Monday, 17 December 2012

Stark Insensibility

'His tutor, Mr Jorden, fellow of Pembroke, was  not, it seems, a man of such abilities as we should conceive requisite for the instructor of Samuel Johnson, who gave me the following account of him. "He was a very worthy man, but a heavy man, and I did not profit much by his instructions. Indeed, I did not attend him much. The first day after I came to college, I waited on him, and then staid away four. On the sixth, Mr Jorden asked me why I had not attended? I answered, I had been sliding in Christ Church meadow: and this I said with as much nonchalance as I am now talking to you. I had no notion that I was wrong or irreverent to my Tutor." BOSWELL. "That, Sir, was great fortitude of mind." JOHNSON. "No, Sir, stark insensibility."'

If ever (heaven forbid) I were to write a memoir of my prolonged adolescence, it would be titled Stark Insensibility. A recent flurry of activity on the excellent Commonplace Blog got me looking back with an appalled shudder to those years. Last Friday, Dave Myers owned up to The Books I've Stolen - which got his readers queuing up to confess to their own book thefts. My mind reeled back to student days, when I could scan my book collection and know that fully a third of it had been stolen - from bookshops, from libraries, I don't think from any individuals (which is something, I suppose).
What was I up to? I guess it was partly the zeitgeist. Those were strange unsettled times (the turn of the Seventies) and, in some of the circles I moved in, theft - at least from more or less faceless institutions - was no big deal. There were those around who concurred with Prudhon's maxim, Property Is Theft. I wasn't really one of them, but I was more than stupid enough - and amoral enough - to disregard property rights when it suited me. I didn't even get a thrill from the risks I was running - or only from the most audacious feat of swiping; mostly it was just something I (and many others) did. And there is, undeniably, something different about stealing books - which is why so many people who would never dream of stealing anything else will pinch books without too many qualms. It's the form of theft that seems to come closest to the popular euphemism - 'liberating' property.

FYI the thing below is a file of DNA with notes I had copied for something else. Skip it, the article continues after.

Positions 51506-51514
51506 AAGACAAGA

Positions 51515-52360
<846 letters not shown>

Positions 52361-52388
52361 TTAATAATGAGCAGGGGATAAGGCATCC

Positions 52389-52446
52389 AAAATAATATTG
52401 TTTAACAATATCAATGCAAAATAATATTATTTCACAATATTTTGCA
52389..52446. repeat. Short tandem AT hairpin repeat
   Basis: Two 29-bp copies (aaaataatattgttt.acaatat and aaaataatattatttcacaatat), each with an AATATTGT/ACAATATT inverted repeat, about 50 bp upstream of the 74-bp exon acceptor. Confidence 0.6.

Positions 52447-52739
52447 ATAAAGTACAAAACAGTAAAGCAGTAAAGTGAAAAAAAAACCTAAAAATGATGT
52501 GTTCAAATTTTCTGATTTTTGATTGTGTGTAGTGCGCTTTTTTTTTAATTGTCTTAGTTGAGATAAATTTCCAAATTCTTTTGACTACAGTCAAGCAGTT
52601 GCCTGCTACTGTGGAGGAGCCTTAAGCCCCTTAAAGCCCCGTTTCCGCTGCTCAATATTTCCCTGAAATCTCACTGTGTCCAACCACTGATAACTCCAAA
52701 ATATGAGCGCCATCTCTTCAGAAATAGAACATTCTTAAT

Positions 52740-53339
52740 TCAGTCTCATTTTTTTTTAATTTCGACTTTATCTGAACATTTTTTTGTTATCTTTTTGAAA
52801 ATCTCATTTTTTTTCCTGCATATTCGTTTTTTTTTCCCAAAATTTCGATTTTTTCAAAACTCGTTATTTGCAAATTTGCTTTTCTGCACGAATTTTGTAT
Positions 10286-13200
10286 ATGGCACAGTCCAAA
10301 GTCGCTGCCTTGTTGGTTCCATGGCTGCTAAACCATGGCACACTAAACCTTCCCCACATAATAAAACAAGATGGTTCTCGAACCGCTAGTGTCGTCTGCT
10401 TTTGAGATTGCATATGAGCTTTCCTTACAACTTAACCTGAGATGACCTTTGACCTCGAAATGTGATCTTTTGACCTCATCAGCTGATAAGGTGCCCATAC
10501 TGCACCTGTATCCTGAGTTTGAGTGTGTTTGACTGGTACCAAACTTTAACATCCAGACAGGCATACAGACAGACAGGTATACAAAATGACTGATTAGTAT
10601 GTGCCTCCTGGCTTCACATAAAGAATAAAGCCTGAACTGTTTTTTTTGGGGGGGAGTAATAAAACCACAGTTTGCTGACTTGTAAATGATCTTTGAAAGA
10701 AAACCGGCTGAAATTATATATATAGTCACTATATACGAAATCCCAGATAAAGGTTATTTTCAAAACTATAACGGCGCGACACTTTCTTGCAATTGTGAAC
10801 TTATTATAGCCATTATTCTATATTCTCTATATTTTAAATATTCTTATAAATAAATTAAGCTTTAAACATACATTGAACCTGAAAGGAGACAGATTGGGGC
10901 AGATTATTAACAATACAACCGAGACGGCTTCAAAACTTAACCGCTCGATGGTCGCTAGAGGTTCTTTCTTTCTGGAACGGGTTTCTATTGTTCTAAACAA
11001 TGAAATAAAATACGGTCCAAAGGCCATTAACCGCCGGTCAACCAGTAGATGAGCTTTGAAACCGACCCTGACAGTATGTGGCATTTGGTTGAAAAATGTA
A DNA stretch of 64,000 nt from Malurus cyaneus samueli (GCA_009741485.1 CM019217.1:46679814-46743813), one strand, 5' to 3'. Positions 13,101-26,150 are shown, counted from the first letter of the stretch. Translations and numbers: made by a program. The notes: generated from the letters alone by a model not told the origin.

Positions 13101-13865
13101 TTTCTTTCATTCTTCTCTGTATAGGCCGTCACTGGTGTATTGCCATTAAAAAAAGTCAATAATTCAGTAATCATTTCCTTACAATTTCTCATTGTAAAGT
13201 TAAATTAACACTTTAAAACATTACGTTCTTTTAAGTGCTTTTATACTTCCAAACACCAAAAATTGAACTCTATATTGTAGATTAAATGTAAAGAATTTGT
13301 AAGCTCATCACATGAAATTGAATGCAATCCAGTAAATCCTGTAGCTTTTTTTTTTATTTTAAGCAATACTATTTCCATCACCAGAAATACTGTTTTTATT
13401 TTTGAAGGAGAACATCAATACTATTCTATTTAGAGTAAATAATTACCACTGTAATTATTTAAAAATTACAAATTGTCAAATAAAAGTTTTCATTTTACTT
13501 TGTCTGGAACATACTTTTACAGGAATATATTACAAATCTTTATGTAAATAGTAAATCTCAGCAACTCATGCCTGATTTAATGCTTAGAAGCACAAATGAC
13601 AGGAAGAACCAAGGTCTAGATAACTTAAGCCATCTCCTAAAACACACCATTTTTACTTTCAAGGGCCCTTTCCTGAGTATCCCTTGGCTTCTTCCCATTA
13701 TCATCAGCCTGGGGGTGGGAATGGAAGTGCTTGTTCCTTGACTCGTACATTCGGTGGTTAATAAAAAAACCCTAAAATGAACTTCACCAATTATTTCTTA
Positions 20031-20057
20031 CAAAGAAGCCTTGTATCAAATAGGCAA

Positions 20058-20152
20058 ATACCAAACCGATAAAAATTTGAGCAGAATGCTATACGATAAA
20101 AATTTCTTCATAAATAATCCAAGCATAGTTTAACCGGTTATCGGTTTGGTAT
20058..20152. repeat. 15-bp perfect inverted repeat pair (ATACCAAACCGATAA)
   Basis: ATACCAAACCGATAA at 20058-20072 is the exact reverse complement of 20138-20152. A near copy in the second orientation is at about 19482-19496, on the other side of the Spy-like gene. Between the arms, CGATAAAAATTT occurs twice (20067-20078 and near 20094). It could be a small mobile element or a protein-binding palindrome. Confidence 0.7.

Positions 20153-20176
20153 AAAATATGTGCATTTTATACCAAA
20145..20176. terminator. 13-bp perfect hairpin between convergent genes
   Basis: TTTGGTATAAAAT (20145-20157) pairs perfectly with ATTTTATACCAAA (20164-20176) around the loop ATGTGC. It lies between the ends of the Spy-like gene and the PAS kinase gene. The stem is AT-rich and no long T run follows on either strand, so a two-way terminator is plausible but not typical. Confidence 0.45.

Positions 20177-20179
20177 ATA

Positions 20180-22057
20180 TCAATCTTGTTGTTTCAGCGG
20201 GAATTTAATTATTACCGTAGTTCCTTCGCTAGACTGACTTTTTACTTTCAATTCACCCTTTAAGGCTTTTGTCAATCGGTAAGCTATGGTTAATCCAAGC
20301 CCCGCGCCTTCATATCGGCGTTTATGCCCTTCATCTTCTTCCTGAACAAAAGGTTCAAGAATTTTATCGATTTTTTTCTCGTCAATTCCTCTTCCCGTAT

But here I am again, looking back aghast, and asking why the heck I did what I did. And the best answer is still Johnson's: Stark Insensibility.


  1. You do have an unerring accuracy about the peculiarities of zeitgeist, Nige. This 70s swiping books thing — I recognise it instantly. Like you, I now shudder terribly at my misdeeds. Roger Scruton recounted something similar in one of his books (can't remember which) about a lefty friend of his who felt just fine and dandy (in the 70s) 'liberating' sacred objets from the altars of beautiful churches. Stark Insensibility indeed.

  2. How on earth did Foyles, with its absurd payment system and shambolic dark passages, survive those days? Oh, the shame of looking back: how stupid I was then!

  3. Ah yes Foyles - that madhouse. It often seemed as if bookshops were positively encouraging you to help yourself. More than once, I recall, bookshop staff actually watched me walking out with their stuff, but did nothing about it. Of course they were probably knocking off stock themselves in those days...

  4. Surely not all of them. I have a clear memory of an overworked and harassed member of Foyles staff in the history and philosophy section in the 70s. It was on about the third floor, I think, and he was all on his own there, lugging great piles of books, writing out chitties for customers to take down to the cashier on the ground floor (do you remember the glass kiosk? and the long line of customers waiting to pay?),dashing around to locate a requested book. Queues of people. He used to sweat profusely with the effort of it all. I felt very sorry for him, so sorry in fact that I decided it was a bit mean and I wouldn't do it any more - it was just too easy and he seemed a very nice chap. The last book I ever knicked from Foyles was called, fittingly, "Liberty and Reformation in the Puritan Revolution". It stood on my bookshelf for nearly 40 years. I gave it away to charity only a few months ago.

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